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SHARE ISSUE 5 2014 44

In conclusion, Language Learning with
Technology is a must-have new book which
is suitable for both new and experienced
teachers, with lesson aims focusing on
language rather than technology and
suggestions for recommended software or
websites to supplement lessons. I think this
new book is going to be a hit!
Graham Stanley, Cambridge University
Press. 2013. ISBN: 9781107628809
Language Learning with Technology
is the latest in the handbook series for
teachers published by Cambridge University
Press and contains eleven chapters. The book
can be utilized by experienced or newly
qualifed language teachers who are keen
to incorporate technology into their lessons.
The book has over 130 activities that the
reader can choose to supplement their course
book or current materials with.
The initial chapters, Integrating technology
and Building a learning community, focus on
introducing technology into the classroom.
The remaining chapters ofer suggestions to
teachers to help them incorporate various
ideas when teaching of diferent skills and
systems. All skills and language areas are
mentioned, including assessment, project
work and pronunciation. It is very bold for
any book to tackle such a broad and ever-
evolving subject in education.
The introduction of Language Learning
with Technology focuses on the benefts
of using technology in the classroom, as
well as developing a principled approach
to integrating technology. One attempt of
the book is to assist teachers in developing
skills which are required to ensure a lesson
involving technology is successful. The
teacher is referred to selected lesson ideas,
such as setting up a language wiki for their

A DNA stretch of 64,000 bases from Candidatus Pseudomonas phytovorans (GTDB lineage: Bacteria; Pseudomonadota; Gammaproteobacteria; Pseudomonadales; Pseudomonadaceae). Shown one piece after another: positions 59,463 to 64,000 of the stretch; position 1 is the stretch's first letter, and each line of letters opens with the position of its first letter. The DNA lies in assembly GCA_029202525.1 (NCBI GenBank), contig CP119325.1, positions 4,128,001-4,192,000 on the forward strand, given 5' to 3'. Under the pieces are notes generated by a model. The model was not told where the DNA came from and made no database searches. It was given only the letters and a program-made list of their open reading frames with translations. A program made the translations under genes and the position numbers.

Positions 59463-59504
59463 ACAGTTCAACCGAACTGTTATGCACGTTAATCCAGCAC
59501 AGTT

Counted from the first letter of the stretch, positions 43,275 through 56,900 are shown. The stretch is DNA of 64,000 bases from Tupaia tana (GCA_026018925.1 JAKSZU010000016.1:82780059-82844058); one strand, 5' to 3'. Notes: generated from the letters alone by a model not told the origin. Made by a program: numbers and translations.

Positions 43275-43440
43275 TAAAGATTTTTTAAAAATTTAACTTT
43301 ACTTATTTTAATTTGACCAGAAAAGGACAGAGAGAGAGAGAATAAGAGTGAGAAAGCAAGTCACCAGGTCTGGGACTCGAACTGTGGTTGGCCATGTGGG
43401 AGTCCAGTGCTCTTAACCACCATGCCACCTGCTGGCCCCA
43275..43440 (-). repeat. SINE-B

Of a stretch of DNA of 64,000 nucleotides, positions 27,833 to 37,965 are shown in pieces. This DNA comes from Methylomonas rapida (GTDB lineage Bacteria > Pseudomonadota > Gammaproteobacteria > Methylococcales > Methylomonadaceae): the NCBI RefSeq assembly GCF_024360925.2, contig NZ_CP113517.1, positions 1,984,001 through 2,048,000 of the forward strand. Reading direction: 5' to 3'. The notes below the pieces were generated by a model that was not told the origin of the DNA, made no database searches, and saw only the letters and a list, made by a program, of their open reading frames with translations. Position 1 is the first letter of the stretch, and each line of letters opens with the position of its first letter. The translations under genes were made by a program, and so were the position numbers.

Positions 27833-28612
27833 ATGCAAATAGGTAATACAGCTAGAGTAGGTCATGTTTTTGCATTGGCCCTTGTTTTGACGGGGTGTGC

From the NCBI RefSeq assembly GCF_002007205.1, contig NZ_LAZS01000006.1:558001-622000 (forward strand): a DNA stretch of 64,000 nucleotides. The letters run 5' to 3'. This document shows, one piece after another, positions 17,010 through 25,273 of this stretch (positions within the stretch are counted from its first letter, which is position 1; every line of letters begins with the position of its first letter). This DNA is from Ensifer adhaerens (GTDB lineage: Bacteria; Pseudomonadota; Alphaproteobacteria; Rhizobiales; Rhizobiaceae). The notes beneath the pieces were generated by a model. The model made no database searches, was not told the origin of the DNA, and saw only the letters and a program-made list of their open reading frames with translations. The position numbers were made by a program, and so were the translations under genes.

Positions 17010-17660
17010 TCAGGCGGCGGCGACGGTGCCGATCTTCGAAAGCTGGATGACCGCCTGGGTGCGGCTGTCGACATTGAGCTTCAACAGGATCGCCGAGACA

class (page 35), and is then provided with
further information on how to set a Wiki up
(Appendix B). Appendix B correlates to the
various teaching ideas within the book and
provides a list of websites that the reader can
visit for more ideas and information. Appendix
A is a technologies guide and ofers ideas on
how best to record and edit speaking, develop
and introduce learners to a class blog, as well
as use Google Forms as a surveying tool. The
author assumes some previous base technical
knowledge and is by no means a complete
guide for teachers who are new to the
various suggested technologies introduced
in the series. However, as with anything, it is
advisable for technical neophytes to learn
through doing and, as most professional
teachers would agree, the preparation of
lessons, combined with the teaching of the
classes, is an integral component of integrating
this new information.
Martin Sketchley
has been an English
language teacher
for over 8 years with
teaching experience
in South Korea,
Romania and the
UK. He holds an MA
in English Language
Teaching from the University of Sussex, holds
a Diploma in ELT, completed the CELTA in
Seoul and also holds a Trinity young learner
certifcate (TYLEC). He is a member of the
IATEFL Young Learner SIG and is also a Young
Learner Coordinator for LTC Eastbourne. His
other responsibilities include supporting
a local charity as a Trustee to provide ESOL
courses for migrants and asylum seekers. You
can fnd out more about Martin Sketchley on
his website www.eltexperiences.com as well as
fnd him on Twitter (@ELTExperiences). Email: